Richard O'Brien, creator of The Rocky Horror Picture Show, wanted to do the interview over lunch. I thought we should go somewhere nice, and, hopefully, quiet. We went to O'Connell Street Bistro, which is very nice, and usually quiet. I hadn't thought that through, had I? The first thing he said was: "I hear you're trouble." He was really talking about himself.
No place you take him is going to be quiet for long. I apologised, as we left, for the language, but the staff didn't seem to have minded a bit. They had been charmed. I suspect most people who meet him are charmed - as opposed to the horrible louts who see him on the street and make rude comments and kissing noises at him. If he's riding his motorbike, he gets off and wraps the bike chain around his hand and tell them he's going to "kill every f***ing one of you". But, how horrible to have to do it. "It's a pain in the bum." But it must be dreadfully upsetting. The thing that annoys him is that he would like to "be like Buddha and Gandhi and let it just wash over me".
Anyway (as he is wont to say when he's had enough of the direction I'm trying, and failing, to steer our conversation in) the louts are all "under-educated ... no f***ing future, no girlfriends and they look at me and can tell from my age [he's 68 and, as he says, has no right to look as good as he does - all I'll say is that he can chuck down a glass of good wine, and he likes menthol fag] and my size and my weight that they can have a go at me ... And they don't realise, you know, that this person they're having a go at ... has slept with over 300 of the most beautiful women in the f***ing world, at least 20 good-looking men ..."
"Hang on," I shrieked, "300! Is that a lot?" He let that wash over him, although you wouldn't say quite Buddha-ishly, and carried on, "... and a few very charming trans-sexuals as well." Is that a lot? "Well, probably."
We'd been at the now not quiet restaurant for all of 10 minutes. Even without opening his mouth, he attracts attention. He was wearing very tight white trousers and little satin flats and just a smidgeon of mascara which I probably wouldn't have noticed, except it ran a bit when he cried a bit (talking about his three children and how much they love and support him.) He was wearing flats, he said, because he is staying with his great friend Mark Sainsbury at "his bachelor pad" and it wouldn't do to fall down the stairs. He wouldn't be the first. "No, or - ha, ha - the last." I was trying to imagine Sainsbury and O'Brien together. They could star in a remake of The Odd Couple, he says. "A lot of my male friends are very laddy, for some reason or other. I'm a very unlikely associate in some ways, I can see that, but I have very dear, dear friends who want to talk about cars." He likes classic cars, but he doesn't, thank goodness, want to talk about them. "No, but I like them. They're fashion statements ... It's like pulling on a nice hat or dress, you see."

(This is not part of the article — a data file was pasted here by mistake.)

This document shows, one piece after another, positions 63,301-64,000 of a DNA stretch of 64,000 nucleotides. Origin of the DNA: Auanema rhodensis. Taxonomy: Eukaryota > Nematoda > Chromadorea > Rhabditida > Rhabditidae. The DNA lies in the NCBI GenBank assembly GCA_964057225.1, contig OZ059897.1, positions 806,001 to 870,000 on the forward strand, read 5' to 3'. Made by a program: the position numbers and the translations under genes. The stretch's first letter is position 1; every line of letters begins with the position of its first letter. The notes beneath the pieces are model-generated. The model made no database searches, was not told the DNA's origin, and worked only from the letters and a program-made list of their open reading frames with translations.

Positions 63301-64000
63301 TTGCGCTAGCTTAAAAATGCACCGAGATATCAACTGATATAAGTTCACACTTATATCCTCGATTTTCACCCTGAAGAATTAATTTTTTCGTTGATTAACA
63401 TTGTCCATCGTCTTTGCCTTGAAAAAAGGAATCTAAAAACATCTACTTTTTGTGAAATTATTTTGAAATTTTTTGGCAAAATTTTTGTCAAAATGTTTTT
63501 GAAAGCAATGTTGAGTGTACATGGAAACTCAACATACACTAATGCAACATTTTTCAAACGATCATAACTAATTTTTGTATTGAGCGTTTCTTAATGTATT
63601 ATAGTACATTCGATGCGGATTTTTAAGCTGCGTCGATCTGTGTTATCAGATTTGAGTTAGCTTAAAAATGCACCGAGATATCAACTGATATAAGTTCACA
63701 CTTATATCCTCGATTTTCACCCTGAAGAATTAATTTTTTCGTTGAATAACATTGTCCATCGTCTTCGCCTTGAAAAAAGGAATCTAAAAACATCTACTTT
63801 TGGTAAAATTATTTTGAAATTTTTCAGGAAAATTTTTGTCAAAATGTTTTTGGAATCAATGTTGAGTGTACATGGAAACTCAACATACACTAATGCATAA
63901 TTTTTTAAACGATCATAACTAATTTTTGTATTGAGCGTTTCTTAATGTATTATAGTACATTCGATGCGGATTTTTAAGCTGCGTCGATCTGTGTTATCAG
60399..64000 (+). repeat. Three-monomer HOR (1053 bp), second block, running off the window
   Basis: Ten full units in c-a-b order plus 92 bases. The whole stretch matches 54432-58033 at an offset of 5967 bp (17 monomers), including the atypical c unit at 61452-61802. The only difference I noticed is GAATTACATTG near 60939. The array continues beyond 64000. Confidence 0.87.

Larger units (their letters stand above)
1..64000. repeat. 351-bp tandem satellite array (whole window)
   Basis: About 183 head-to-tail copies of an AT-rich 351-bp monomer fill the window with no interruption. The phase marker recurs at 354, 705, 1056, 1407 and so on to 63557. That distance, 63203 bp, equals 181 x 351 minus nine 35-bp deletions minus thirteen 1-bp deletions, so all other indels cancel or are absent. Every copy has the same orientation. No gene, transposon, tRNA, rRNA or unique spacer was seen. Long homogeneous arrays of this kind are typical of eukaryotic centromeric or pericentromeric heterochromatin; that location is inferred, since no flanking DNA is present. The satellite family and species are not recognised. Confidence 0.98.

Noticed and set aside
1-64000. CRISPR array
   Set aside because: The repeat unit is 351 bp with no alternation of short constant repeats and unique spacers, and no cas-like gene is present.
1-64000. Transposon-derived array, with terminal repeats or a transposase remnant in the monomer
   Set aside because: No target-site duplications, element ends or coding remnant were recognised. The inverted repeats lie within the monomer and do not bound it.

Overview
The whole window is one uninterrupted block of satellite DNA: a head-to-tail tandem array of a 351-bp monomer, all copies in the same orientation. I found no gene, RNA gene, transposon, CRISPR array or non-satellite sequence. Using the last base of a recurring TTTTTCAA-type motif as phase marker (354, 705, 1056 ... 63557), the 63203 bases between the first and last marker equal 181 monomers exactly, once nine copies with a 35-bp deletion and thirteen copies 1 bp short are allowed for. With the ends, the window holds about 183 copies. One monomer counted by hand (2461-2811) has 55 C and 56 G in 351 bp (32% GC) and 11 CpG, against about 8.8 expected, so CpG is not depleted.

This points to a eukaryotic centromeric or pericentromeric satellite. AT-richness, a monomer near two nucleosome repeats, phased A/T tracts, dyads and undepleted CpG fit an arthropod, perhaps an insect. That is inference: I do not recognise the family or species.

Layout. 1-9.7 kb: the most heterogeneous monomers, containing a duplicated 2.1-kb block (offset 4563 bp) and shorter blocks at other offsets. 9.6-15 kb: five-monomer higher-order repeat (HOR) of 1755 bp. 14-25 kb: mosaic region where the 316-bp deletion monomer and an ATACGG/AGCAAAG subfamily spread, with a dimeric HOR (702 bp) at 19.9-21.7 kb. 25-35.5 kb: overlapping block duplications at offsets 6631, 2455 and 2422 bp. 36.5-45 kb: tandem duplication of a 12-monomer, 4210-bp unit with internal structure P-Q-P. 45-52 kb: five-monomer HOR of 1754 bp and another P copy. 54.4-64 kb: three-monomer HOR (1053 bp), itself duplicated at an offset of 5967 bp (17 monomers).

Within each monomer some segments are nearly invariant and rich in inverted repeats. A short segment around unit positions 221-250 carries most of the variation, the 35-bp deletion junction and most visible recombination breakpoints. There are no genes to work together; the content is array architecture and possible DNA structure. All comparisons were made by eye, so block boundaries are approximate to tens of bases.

I really should have pulled across the curtain dividing our table from the rest of the room. By the time I thought of this, it was too late. Fortunately he had his back to the room. He decided, for no discernible reason, to give me a flash of what I will call his chest area. He said I wasn't to go on about the flashing, but, honestly, I hardly made him do it, did I? I managed to stutter something about him having had his breasts done. He said: "All men have tits, Michele. You must have led a very sheltered life." I was pleased to say that I had. He said, "No. You have not. You just wish you'd been a bit more racy." He has been quite racy enough for both of us.
I should say here that he is back in his home country - he grew up in Hamilton - to play the narrator in the show (at the Civic from November 9, then Wellington and Christchurch) he created. We didn't quite get to that except I did ask what he'll be wearing: Jean Paul Gaultier denim tails, probably. He has been talking about Rocky Horror for over 30 years, after all, and I was more interested in a story I'd read that Frank-N-Furter was based on his mother. Frank is a fishnet-wearing, bisexual monster. His mother was, according to me, awful. He is more charitable than that, now. "Well, what my mother was, was misguided by her own inadequacies. She was an under-educated working-class woman who was ashamed of her parents. That makes me angry because they were good people." His mother was also "a snob, and anti-semitic and racist". And, he has said, mad. "Well, she was crazy. I think most of us are. I think sanity is a kind of tacit agreement that everything is okay."